Though remuneration is a sensitive topic which generates lively debate during each Congress, it is also a prime example of multilateralism and cooperation, as countries work together to find a compromise. The remuneration systems, especially the terminal dues system, adopted at each Congress reflect a balance struck between competing political and economic interests. As such, the remuneration systems continuously evolve in a changing socio-economic and political context and adapt to the dynamics and developments in the market.
Integrated Remuneration Plan
At the 2018 Extraordinary Congress, following long discussions and working sessions, countries were able to adopt the first version of the Integrated Remuneration Plan (IRP) through resolution C 6/2018. This resolution instructed the POC and CA to implement the IRP, leading to proposals for an integrated remuneration system (IRS) to be submitted to the 27th Congress.
The IRP provides a roadmap for modernizing and rationalizing the different remuneration systems currently used to compensate designated operators for processing and delivering inbound international postal items (letters, small packets, parcels and EMS items). It also responds to changes to the UPU portfolio of physical services As a living document, the IRP provides the strategic direction, goals and roadmap to deliver proposals on the following four key aspects.
The implementation of the IRP is supported by numerous technical studies such as cost studies on the handling, transportation and delivery of international mail and studies on the composition of mail and items per kilogramme of international mail flows. Through regional and world round tables, as well as technical workshops, designated operators and other stakeholders are involved and consulted in the development of proposals that result from the IRP.
The road from Istanbul to Abidjan Congress
|Integrated Remuneration Plan (2021–2024) and Integrated Remuneration System (2022–2025) |
|Joint Council of Administration and Postal Operations Council proposal|
|Congress Doc 36 |
Between Congresses, the Council of Administration oversees the implementation of the Congress decisions, in particular the implementation of the Integrated Remuneration Plan and ensures that, in accordance with the functions of the CA as contained in article 107 of the General Regulations, the associated proposals presented to the next Congress are in step with the integrated remuneration system principles. The CA also assesses the market and regulatory impacts of the UPU remuneration systems on wider postal sector stakeholders and develops proposals for the next Congress concerning the classification of countries and territories for terminal dues and Quality of Service Fund purposes.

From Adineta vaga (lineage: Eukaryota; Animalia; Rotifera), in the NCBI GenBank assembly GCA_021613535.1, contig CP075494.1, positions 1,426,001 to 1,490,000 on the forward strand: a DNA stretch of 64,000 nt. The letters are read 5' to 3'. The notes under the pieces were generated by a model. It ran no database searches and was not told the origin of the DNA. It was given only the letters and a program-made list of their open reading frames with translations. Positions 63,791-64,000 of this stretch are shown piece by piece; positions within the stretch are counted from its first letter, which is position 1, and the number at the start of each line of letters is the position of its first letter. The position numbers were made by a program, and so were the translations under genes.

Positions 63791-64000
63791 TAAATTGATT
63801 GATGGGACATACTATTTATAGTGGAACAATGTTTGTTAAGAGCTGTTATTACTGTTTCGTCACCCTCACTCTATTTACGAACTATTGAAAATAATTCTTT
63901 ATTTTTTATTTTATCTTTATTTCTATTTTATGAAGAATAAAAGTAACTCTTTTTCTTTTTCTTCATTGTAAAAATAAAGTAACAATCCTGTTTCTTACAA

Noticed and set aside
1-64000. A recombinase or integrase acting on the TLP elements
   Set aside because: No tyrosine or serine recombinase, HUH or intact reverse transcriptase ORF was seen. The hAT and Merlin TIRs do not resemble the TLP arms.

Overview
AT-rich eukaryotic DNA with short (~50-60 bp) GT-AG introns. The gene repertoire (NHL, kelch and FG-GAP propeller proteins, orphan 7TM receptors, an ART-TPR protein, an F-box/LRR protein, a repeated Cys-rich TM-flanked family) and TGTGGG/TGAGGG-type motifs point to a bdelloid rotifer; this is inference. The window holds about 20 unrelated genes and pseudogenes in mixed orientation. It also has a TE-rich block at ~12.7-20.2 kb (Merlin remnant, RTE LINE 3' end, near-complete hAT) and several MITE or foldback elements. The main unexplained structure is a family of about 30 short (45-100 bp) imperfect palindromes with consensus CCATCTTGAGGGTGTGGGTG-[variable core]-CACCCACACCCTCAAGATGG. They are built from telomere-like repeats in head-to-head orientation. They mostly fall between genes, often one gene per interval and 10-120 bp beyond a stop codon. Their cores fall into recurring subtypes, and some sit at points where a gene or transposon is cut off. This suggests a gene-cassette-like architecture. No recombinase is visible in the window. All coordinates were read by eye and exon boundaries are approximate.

The work on the development of proposals for an integrated remuneration system (IRS) is guided by the following IRS principles adopted by the 2016 Istanbul Congress:
Classification of countries for terminal dues and QSF purposes
Through resolution C 13/2004, the Bucharest Congress instructed the Council of Administration to establish an acceptable system of classification of countries. The 2008 Congress approved the methodology to be applied for the classification of countries for TD and Quality of Service Fund (QSF) purposes. This methodology is essentially based on the postal development indicator (PDI). The PDI is applied following a hierarchical approach for the listing of countries in groups, using as a reference the current target system countries and the United Nations Economic and Social Council (ECOSOC) classification of least developed countries (LDCs). The status of small island developing states (SIDS) and land-locked developing countries (LLDCs) is also taken into account. The application of the 2008 country classification methodology resulted in the distribution of countries into six groups (1.1, 1.2, 2, 3, 4 and 5).
The 2016 Congress adopted a simplification of the country classification system, with the number of groups reduced from six to four as, by the end of the Doha cycle, there were four distinct sets of terminal dues provisions.
The country classification system provides a framework for the gradual transition towards a single system in which all countries apply country-specific, cost-based remuneration, also known as the target system. By the end of the period of the Istanbul Acts (2018–2021), countries and territories classified in groups I, II and III will be in the target system, while a number of important target system principles, such as the application of country-specific rates for E format letter-post items (bulky letters and small packets), and the adjustment of terminal dues remuneration according to the quality of service provided by the destination designated operator, will have been established.
The classification of countries and territories for terminal dues and (QSF) purposes currently in effect is provided in Congress resolution C 7/2016